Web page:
Bit of bad news…

The other day I received some very bad news about a friend…a myeloma friend. So I have not been doing any research…just don’t have it in me right now. “Death” is a word I rarely use…but when someone in the myeloma community dies, I always feel a sense of loss, even if I don’t know that…someone personally. In this case, though, a close correspondent of mine died, so the news hit me even harder, even though it was not entirely unexpected. In the past few days I have been going through a gamut of emotions, which have led me to consider writing a post on death (a big taboo!) and our fear of death…or hey, perhaps NOT! Ok, enough…

I have not been idle, though…indeed, far from it. Yesterday, e.g., Stefano and I did a lot of weeding in our back yard…which was beginning to look more like a jungle than anything else. We filled TWO HUGE bags…just with weeds…amazing. Anyway, there is nothing like physical activity to get your mind off…things…even sadness and grief…

On a lighter note, yesterday I was surprised to see how much our raspberry bush has grown. Just a few weeks ago, it looked like a few dead sticks stuck in the ground, but it has now taken over 80% of the yard, and it is covered with leaves and pretty little white flowers…AND with honeybees! A joyful sight indeed…I had planned to take a photo of it this morning, but it’s raining in Florence…uff.

This morning (and afternoon), I have decided to sit down and plan our end-of-June/early July holiday in the UK…and this evening I am going to play cards with my girlfriends.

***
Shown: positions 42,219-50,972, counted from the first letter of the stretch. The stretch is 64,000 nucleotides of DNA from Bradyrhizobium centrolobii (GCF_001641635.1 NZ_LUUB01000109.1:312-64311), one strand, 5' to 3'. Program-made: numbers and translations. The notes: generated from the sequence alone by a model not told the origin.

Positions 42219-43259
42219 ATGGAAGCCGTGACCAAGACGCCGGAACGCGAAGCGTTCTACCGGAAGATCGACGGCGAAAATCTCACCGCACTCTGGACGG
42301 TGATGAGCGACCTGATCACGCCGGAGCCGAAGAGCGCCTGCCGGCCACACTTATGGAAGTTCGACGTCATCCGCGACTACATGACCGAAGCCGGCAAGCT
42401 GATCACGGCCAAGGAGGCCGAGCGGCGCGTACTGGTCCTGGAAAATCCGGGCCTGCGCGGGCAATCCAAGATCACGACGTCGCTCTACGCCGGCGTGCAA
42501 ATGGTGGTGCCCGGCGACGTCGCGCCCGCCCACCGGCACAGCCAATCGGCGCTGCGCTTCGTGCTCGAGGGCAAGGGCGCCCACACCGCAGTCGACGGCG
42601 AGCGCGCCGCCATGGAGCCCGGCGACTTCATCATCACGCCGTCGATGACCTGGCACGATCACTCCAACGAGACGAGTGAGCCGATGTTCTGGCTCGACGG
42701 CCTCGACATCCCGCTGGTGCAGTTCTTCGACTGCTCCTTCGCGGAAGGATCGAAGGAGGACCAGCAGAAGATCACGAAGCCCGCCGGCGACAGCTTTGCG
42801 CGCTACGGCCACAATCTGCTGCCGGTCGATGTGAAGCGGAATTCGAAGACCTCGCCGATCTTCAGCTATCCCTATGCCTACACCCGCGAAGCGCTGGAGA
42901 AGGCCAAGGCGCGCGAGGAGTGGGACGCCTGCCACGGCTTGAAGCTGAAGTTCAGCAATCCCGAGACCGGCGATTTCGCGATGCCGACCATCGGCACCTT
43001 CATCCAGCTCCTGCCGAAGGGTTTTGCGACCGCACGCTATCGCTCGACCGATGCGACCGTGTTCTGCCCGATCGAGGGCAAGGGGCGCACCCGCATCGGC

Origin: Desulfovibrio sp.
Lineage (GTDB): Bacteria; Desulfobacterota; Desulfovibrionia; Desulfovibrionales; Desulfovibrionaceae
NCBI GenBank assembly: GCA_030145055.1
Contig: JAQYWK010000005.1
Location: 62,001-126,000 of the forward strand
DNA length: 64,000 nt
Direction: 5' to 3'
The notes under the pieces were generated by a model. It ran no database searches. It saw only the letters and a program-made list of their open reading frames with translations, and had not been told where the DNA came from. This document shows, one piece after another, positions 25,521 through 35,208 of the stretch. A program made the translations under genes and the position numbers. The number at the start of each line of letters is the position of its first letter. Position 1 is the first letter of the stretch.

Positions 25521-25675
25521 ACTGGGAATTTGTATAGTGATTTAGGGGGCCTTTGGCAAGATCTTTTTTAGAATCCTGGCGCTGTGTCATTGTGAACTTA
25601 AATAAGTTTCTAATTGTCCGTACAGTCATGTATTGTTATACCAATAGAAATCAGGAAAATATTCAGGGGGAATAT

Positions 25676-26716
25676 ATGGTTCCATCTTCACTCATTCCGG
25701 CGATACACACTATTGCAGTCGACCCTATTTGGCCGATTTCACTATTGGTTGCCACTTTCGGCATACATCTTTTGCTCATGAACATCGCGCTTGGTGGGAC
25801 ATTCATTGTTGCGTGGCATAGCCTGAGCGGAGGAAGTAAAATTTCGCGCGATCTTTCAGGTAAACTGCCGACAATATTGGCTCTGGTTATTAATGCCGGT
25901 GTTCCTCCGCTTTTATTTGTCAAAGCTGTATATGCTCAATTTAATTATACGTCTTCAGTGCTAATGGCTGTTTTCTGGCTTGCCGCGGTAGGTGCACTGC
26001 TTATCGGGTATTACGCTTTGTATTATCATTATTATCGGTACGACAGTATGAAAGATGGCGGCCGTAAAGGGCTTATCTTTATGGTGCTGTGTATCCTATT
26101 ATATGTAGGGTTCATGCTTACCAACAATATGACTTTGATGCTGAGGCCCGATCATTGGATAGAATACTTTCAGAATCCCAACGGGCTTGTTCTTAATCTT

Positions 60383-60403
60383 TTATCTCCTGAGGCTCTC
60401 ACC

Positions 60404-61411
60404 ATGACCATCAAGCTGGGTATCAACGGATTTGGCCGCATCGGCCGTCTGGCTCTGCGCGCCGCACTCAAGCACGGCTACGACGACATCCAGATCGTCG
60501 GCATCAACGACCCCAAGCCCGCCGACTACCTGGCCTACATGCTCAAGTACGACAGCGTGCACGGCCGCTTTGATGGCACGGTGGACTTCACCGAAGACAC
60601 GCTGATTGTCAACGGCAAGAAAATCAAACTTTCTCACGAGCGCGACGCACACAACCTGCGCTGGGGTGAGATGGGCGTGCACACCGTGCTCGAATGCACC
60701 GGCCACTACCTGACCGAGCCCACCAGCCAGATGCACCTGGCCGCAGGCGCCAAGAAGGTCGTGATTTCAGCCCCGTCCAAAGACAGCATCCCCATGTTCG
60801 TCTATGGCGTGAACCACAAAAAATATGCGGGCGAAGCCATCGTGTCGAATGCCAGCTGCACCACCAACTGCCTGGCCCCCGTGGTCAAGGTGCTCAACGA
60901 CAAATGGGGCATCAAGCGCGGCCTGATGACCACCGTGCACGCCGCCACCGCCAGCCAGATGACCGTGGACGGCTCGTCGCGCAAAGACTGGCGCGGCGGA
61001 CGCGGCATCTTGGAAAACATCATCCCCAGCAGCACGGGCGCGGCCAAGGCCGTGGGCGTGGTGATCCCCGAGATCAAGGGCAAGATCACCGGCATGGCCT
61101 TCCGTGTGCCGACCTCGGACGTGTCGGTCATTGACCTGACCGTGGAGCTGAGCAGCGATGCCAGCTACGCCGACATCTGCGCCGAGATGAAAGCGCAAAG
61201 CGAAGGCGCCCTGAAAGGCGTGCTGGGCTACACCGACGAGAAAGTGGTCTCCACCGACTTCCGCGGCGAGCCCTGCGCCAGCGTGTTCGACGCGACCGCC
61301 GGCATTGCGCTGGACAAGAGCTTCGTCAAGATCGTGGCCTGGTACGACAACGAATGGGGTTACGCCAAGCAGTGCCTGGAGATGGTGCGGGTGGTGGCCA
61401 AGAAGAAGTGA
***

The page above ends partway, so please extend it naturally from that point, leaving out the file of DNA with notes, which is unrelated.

So life goes on…and I will be back on track soon! The first thing on my blog “agenda” is to finish (and publish) my Comacchio/Po Delta post…then I will go back to my more serious myeloma research…


  1. When someone whose husband’s blog I read died I hesitated to use the word death because it seemed so harsh but this was strange terrority to me. I wouldn normally have said death or died or even popped their clogs, kicked the bucket, but none of the other softer euphemisms like passed away. I haven’t actually got a fear of death just being ill beforehand! See what you started? Now I’m off to pack for my holiday!

  2. It is indeed sobering to learn of someone’s passing, especially from the same cancer that you have.

    We just lost our special kitty Sebastian who was with us for just over 16 years. He started to lose weight; at first we thought it was just normal aging since his appetite and activity level was fine. But we took him to the vet where they ran a battery of tests and found that he had a mass in his belly, probably liver or pancreatic cancer. He started to feel miserable, so we made that very, very tough last choice.

    He was a very accepting and non-flappable cat. My wife believes he had an ‘old soul’ and was not quite ‘just a cat’. I tend to agree. I’ve never had a cat who was so un-cat like. He helped out our other sick animals by lying next to them and licking them when they felt low; he could tell. He was also a great comfort to my wife in her troubled times (medical).

    It is indeed a sad thing when a treasured friend leaves, but they have enriched us, and that stays with us for as long as we are here. Sebastian was a ‘pound kitty’, so we gave him a loving home for 16 years, when he might have had none.

    I understand your feeling completely.

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